With midterm elections just a few months away, ObamaCare is weighing heavy on voters’ minds.

A new survey from Bankrate (RATE) finds that while voters say the law will impact how they cast their ballots, it’s not necessarily bad news for Democrats—or Republicans.

Bankrate surveyed 1,003 Americans by phone.

Seven in 10 Americans say ObamaCare will influence their vote for their Congressional representatives, and of that group, 32% say they will be more likely to vote Republican compared to 26% leaning Democrat. As far as independent voters are concerned, 1 in 4 say they are likely to vote Republican, compared to 1 in 8 who say they are more likely to vote Democrat.

In addition, Americans with an annual household income of $50,000 or more were most likely to say that Obamacare would play a role in how they vote this fall.

Doug Whiteman, Bankrate.com insurance analyst, says there was always an assumption that the Affordable Care Act would become a decisive issue during midterms

The president’s signature legislation mandates every person in the country have insurance or face a penalty for failing to comply with the law.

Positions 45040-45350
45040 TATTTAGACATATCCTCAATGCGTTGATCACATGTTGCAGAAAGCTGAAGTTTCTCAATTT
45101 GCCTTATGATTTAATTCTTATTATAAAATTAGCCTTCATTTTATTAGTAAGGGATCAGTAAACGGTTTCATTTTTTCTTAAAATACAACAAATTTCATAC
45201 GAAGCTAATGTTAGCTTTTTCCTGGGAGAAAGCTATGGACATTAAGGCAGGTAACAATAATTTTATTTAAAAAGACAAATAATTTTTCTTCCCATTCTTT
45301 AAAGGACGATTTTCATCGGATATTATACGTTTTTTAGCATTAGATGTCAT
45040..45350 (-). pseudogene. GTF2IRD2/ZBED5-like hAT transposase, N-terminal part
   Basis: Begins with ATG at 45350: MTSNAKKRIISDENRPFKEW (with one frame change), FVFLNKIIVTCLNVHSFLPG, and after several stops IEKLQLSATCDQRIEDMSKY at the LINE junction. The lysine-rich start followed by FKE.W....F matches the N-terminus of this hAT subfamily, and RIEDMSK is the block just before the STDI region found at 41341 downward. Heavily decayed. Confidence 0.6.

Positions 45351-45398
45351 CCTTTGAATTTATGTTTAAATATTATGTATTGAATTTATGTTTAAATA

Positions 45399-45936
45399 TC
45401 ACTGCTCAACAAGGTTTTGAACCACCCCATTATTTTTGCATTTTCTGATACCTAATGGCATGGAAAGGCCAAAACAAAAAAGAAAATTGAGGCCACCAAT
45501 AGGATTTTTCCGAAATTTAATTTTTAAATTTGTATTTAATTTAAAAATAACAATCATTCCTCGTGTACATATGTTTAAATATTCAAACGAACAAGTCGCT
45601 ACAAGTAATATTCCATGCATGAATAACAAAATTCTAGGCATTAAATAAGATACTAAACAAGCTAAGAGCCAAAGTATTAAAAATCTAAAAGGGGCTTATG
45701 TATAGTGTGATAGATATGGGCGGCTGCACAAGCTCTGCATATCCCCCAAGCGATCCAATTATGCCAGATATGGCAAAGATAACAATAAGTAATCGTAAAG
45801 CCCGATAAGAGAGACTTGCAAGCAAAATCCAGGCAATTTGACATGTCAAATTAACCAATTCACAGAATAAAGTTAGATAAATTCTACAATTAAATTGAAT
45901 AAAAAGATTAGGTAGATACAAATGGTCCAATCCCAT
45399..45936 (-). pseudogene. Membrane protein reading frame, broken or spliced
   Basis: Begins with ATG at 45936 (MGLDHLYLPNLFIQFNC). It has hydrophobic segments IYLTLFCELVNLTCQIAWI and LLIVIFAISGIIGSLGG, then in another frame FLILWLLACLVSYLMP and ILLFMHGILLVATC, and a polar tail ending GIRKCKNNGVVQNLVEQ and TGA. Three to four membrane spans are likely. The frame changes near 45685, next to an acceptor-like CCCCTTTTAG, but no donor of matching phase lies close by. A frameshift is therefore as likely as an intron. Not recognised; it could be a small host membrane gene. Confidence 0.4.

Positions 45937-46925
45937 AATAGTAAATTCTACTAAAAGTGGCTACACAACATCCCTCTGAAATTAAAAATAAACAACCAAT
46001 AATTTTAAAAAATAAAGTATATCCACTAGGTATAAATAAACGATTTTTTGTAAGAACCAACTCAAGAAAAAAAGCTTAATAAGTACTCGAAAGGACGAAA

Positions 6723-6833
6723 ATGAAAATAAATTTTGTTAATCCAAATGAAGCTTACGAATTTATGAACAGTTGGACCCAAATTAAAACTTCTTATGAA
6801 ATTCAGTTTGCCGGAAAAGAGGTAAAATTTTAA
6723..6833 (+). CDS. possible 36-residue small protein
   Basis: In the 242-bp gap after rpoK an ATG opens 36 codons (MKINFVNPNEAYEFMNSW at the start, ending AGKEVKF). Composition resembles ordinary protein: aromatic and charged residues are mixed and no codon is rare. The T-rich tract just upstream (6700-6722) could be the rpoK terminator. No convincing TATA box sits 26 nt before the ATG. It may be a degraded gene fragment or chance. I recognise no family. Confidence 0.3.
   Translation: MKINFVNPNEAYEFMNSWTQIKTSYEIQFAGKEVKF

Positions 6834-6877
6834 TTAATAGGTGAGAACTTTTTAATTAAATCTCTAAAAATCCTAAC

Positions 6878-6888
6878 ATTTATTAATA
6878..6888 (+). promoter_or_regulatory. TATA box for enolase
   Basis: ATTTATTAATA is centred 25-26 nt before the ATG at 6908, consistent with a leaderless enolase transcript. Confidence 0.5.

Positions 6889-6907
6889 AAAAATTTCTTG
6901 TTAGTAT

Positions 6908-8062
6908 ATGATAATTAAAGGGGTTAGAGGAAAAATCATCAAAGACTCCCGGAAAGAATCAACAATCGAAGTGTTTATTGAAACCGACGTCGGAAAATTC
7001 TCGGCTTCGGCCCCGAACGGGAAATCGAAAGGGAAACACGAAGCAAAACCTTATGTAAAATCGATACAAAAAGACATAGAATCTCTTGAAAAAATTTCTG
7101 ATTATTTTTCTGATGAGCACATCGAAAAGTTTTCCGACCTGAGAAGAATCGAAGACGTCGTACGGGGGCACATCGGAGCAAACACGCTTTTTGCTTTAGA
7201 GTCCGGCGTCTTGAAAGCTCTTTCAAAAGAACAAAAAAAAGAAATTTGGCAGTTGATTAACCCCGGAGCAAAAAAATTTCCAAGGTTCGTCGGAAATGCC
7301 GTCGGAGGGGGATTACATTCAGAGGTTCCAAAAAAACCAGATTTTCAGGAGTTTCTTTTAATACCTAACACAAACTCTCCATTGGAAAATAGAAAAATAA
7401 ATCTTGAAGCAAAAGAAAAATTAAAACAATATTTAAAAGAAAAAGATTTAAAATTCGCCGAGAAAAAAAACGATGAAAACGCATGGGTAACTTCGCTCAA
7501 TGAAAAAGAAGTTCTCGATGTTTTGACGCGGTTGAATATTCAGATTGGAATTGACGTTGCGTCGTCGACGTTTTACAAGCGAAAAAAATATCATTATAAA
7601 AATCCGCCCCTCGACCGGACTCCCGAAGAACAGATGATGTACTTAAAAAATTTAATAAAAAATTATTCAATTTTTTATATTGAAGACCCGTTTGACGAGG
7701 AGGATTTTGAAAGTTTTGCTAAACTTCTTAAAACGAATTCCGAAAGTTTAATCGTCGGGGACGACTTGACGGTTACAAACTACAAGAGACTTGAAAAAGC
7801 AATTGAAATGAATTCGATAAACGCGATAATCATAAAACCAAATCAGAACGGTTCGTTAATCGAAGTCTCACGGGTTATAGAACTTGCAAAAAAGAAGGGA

“It is a motivating factor for voters, but it doesn’t seem to motivate them one way or another,” Whiteman says.

“The messy launch of the ACA exchanges isn’t going to be a big loser for Democrats or a huge slam dunk for Republicans.”

In fact, more Americans report their health-care situation is better now than it was this time last year. The amount of Americans that indicated their coverage is better doubled from August 2013 to June 2013, according to Bankrate’s Health Insurance Pulse.

The report finds 52% of Americans would like to see the new Congress make minor or major changes to the ACA, while 12% say they would want to keep the law exactly as is.

Thirty percent say they would like to see the new Congress completely repeal ObamCare, which is a 15-point decrease from when Bankrate first asked about repealing the ACA in April 2014.

“It’s interesting that when you give [respondents] change as an option that it comes out on top,” he says. “There is a growing feeling that the law is here to say, and we need to accept that. Previously we gave only two options—repeal or continue as is.”

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